The oxidation formation is essential however, because it serves to expand the active material, causing intimate contact between the active material and the current-conducting fibers. The fiber surface also oxidizes, forming a semiconducting film of NiO which further attaches to the NiOOH active material, improving the electrical contact, so that subsequent electro-precipitation can be most efficiently conducted.

After the first oxidative formation conditioning in the alkaline hydroxide, the filled, nickel fiber electrode plaque is washed and reinserted into the nickel nitrate-cobalt nitrate solution for another cycle. This cycle is exactly similar to the first electro-precipitation, but at a lower, non-pulsed, continuous current application at a current density of between about 2.0 mA./sq.cm. and 10.0 mA./sq.cm., for between 4 and 40 hours, preferably between 14 and 24 hours to complete Ni(OH)2 packing. Use of from about 2.0 mA./sq.cm. to 4.0 mA./sq.cm. in this step is the optimum for the particular fiber having an 85% to 90% porosity content. Finally, the oxidative formation is repeated as described hereinabove.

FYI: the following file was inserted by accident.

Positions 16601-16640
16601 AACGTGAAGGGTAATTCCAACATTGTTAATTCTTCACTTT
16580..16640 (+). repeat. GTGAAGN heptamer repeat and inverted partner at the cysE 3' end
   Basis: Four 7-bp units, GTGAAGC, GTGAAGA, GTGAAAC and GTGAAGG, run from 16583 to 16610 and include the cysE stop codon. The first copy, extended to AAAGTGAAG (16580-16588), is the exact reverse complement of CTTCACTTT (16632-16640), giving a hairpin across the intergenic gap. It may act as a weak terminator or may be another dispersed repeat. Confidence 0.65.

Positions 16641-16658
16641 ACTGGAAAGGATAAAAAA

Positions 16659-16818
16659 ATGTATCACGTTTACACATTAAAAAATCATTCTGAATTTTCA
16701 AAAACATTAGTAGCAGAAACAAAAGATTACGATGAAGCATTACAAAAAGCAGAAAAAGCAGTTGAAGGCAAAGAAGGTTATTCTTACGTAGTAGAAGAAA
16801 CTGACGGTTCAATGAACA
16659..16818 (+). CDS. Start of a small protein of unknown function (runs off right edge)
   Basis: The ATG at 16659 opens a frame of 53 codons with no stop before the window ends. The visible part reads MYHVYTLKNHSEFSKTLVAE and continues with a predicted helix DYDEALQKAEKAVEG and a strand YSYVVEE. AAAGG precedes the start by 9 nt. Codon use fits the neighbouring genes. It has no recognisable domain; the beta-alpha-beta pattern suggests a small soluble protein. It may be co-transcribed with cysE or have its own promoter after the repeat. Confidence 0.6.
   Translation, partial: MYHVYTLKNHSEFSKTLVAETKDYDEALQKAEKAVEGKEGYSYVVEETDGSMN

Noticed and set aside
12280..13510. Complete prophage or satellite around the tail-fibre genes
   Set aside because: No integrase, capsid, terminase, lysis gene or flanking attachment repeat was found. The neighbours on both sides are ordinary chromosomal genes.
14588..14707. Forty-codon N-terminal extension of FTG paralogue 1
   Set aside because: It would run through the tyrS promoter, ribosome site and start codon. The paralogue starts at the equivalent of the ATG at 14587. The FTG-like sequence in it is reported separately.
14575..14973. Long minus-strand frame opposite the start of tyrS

My process, shown in FIG. 3, calls preferably, for one cycle of the fiber plaque 30 in the high current density nitrate bath 31 at a total time of between 1 and 8 hours, one cycle in the low current density nitrate bath 32 at a total time of between 4 and 40 hours, and two cycles of formation conditioning 33 each at a time of 0.5 to 12 hours, or a combined total time of between 1 and 24 hours. The wash and optional dry steps 34 and 35 are also shown. The loaded plate will arrive at 36 after first passing through 32.